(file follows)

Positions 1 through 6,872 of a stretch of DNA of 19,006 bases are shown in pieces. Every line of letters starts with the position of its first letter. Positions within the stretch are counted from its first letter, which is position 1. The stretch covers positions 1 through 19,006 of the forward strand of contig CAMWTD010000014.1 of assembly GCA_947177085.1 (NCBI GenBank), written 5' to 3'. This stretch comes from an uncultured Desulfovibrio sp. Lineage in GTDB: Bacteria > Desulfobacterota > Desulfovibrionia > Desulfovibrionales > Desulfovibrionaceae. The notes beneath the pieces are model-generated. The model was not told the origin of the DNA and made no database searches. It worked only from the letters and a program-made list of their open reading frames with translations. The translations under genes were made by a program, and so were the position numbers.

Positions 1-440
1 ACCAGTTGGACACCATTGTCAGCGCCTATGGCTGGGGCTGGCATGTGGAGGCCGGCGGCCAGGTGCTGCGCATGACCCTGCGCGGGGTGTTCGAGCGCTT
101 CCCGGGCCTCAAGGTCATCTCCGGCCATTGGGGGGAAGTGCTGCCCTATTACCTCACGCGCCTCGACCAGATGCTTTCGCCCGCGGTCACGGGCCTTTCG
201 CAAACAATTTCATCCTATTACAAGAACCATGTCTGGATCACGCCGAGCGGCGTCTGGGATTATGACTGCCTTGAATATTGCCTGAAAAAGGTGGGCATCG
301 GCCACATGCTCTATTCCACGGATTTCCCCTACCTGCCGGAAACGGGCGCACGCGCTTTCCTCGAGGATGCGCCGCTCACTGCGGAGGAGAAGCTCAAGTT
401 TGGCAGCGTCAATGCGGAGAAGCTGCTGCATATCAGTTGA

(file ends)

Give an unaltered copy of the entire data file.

Positions 1 through 6,872 of a stretch of DNA of 19,006 bases are shown in pieces. Every line of letters starts with the position of its first letter. Positions within the stretch are counted from its first letter, which is position 1. The stretch covers positions 1 through 19,006 of the forward strand of contig CAMWTD010000014.1 of assembly GCA_947177085.1 (NCBI GenBank), written 5' to 3'. This stretch comes from an uncultured Desulfovibrio sp. Lineage in GTDB: Bacteria > Desulfobacterota > Desulfovibrionia > Desulfovibrionales > Desulfovibrionaceae. The notes beneath the pieces are model-generated. The model was not told the origin of the DNA and made no database searches. It worked only from the letters and a program-made list of their open reading frames with translations. The translations under genes were made by a program, and so were the position numbers.

Positions 1-440
1 ACCAGTTGGACACCATTGTCAGCGCCTATGGCTGGGGCTGGCATGTGGAGGCCGGCGGCCAGGTGCTGCGCATGACCCTGCGCGGGGTGTTCGAGCGCTT
101 CCCGGGCCTCAAGGTCATCTCCGGCCATTGGGGGGAAGTGCTGCCCTATTACCTCACGCGCCTCGACCAGATGCTTTCGCCCGCGGTCACGGGCCTTTCG
201 CAAACAATTTCATCCTATTACAAGAACCATGTCTGGATCACGCCGAGCGGCGTCTGGGATTATGACTGCCTTGAATATTGCCTGAAAAAGGTGGGCATCG
301 GCCACATGCTCTATTCCACGGATTTCCCCTACCTGCCGGAAACGGGCGCACGCGCTTTCCTCGAGGATGCGCCGCTCACTGCGGAGGAGAAGCTCAAGTT
401 TGGCAGCGTCAATGCGGAGAAGCTGCTGCATATCAGTTGA